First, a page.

As an experiment, HIV-positive treatment educator Mark Milano changed the HIV status on his online personal ad from "no answer" to "negative." Suddenly, he got tons of responses
from interested men who were trying to avoid HIV by choosing partners with the same HIV status, a practice called serosorting. Some HIV prevention experts support serosorting, but Milano isn't
one of them. "Serosorting
works fine if you are HIV positive ... but encouraging HIV-negative gay men to ask strangers their HIV status is not only useless, it's dangerous," he writes. In this essay, Milano explains
Condoms, HIV Testing Still Important Among Over-60 Crowd, New York City Says
As most anyone over 60 can attest, just because you're past middle age doesn't mean that you stop having sex. It also doesn't mean that you should stop having safer sex, which is why New
York City's Department for the Aging is providing free condoms and HIV testing to people living in the city's senior centers. "Often, older people do not concern themselves with HIV and AIDS because
they assume that they are not at risk, and that can be a tragic mistake," says the city's commissioner of aging. In fact, according to a recent study, people 50 and older accounted for 16
percent of new U.S. HIV diagnoses in 2005; people over 65 accounted for 2 percent.
Microbicides Face Uncertain Future as Prime Candidate Fizzles Out
For some time, researchers have been trying to create an HIV prevention method that's as reliable as condoms but lies solely in the hands of women. Microbicides have been a shining example, but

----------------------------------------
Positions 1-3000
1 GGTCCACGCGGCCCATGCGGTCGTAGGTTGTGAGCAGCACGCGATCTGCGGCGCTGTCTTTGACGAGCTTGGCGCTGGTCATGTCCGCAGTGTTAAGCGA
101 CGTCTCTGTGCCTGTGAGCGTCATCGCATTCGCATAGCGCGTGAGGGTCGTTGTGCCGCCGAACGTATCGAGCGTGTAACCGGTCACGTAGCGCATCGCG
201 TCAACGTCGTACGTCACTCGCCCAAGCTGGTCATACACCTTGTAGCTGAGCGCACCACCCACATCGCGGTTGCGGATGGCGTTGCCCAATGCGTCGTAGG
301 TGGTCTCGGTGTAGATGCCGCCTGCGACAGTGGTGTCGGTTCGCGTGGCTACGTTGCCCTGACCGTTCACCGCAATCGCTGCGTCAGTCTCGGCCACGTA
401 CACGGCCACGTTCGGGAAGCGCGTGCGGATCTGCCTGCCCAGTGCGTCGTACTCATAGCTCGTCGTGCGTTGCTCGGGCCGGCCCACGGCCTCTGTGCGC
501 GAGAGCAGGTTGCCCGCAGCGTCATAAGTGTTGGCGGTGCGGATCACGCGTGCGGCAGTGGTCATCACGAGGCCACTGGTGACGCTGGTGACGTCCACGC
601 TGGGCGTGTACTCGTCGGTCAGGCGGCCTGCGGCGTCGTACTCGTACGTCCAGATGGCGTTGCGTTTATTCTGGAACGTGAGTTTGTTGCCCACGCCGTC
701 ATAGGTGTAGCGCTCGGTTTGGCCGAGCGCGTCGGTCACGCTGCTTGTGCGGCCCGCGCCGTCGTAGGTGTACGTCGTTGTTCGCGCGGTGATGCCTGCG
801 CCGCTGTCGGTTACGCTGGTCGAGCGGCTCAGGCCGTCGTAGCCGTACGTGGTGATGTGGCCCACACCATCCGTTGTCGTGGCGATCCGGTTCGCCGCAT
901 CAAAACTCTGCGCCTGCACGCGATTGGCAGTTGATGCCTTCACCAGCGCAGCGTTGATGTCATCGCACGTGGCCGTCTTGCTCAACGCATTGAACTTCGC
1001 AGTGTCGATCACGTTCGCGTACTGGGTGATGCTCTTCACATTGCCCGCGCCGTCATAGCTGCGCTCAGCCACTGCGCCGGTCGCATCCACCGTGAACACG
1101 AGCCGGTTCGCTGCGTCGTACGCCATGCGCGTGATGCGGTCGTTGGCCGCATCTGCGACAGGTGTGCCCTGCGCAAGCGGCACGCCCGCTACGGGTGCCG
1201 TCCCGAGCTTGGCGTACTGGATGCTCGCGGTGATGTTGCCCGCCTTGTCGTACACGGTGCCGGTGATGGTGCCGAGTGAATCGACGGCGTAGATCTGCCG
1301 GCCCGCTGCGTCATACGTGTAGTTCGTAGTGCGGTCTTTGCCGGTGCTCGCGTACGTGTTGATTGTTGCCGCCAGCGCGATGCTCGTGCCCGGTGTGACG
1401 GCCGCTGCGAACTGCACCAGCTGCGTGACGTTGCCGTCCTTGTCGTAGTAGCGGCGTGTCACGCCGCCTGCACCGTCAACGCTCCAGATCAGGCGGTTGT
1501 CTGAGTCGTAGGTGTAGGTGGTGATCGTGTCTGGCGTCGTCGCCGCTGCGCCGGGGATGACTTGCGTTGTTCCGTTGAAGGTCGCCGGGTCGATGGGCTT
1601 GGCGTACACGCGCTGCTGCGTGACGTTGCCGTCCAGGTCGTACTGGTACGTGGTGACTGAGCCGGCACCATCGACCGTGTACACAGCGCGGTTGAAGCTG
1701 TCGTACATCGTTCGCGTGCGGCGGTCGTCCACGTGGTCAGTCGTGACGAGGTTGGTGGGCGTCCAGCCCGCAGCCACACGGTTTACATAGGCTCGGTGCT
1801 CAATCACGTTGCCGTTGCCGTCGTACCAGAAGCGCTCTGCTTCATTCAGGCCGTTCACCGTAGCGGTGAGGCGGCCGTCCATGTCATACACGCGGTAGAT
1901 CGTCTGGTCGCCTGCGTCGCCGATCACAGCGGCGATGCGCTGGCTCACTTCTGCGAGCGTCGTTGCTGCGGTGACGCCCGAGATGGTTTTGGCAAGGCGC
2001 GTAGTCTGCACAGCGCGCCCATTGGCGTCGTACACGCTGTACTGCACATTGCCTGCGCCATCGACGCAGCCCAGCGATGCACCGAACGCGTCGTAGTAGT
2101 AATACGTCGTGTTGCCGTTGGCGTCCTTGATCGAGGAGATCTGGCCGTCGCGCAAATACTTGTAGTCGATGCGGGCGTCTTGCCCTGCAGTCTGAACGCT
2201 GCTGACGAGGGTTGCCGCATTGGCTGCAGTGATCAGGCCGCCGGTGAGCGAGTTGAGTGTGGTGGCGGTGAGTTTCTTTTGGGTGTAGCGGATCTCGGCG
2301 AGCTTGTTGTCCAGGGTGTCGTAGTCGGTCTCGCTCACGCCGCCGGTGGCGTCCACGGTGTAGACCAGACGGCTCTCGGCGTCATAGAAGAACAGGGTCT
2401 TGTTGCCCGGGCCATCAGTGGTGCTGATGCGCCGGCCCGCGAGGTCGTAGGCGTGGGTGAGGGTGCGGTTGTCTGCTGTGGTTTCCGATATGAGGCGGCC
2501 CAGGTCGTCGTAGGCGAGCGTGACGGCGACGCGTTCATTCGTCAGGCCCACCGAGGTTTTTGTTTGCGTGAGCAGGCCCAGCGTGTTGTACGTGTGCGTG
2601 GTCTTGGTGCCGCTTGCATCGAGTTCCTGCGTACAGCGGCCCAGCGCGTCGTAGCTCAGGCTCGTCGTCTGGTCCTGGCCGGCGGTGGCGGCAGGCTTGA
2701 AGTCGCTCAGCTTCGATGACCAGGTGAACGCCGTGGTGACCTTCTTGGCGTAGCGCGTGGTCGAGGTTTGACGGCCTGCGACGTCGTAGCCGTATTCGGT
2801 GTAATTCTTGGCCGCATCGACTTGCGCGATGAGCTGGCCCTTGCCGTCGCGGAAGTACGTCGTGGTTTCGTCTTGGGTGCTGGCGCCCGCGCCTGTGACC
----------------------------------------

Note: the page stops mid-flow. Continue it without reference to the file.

there have been many disappointments along the way toward developing an effective microbicide. One such disappointment is Ushercell, which appeared promising through most of its development, until
researchers suddenly discovered signs that the gel might actually increase a woman's HIV risk.
Click here to learn more about the race to invent a gel, cream, suppository, film, lube, sponge or vaginal ring that can prevent heterosexual women from becoming HIV positive during sex.
• HIV OUTSIDE THE UNITED STATES
People Blame Witchcraft as HIV Claims Lives in Papua New Guinea
Hundreds of women in Papua New Guinea have been hunted down, brutally tortured and murdered after being accused of killing people with HIV through witchcraft, officials and researchers say.
There have been 500 attacks on supposed witches in the last year, the Centre for Independent Studies in Australia estimates. "People believe a witch would behave in a certain way, would
walk in a certain way. That's all the basis that they have and there's realistically no tangible substance to it," an official said. HIV rates have leaped by 30 percent per year since
1997 in Papua New Guinea, according to the United Nations.
Indonesian Province Considers Implanting Microchips in HIVers
Officials in one Indonesian province have set off a firestorm with the announcement that they're considering inserting microchips into HIVers in order to better monitor their behavior and
sexual activities. The controversy is taking place in the province of Papua (not to be confused with Papua New Guniea, a neighboring country), where the HIV rate is increasing rapidly and
the government is struggling to contain it. For now, at least, the microchip law is still under discussion.
Look! Up in the Sky! It's a Bird, It's a Plane, It's ...
A giant hot air balloon shaped like a condom floated over the Dutch city of Lichtenvoorde on July 27. It might sound like a stunt by an eccentric millionaire, but it was actually a safe-sex message sponsored
by local public health officials and meant to call attention to the need for more HIV awareness. The balloon floated lazily over a major three-day festival in the city, while on the ground, nurses distributed
free condoms and educational materials.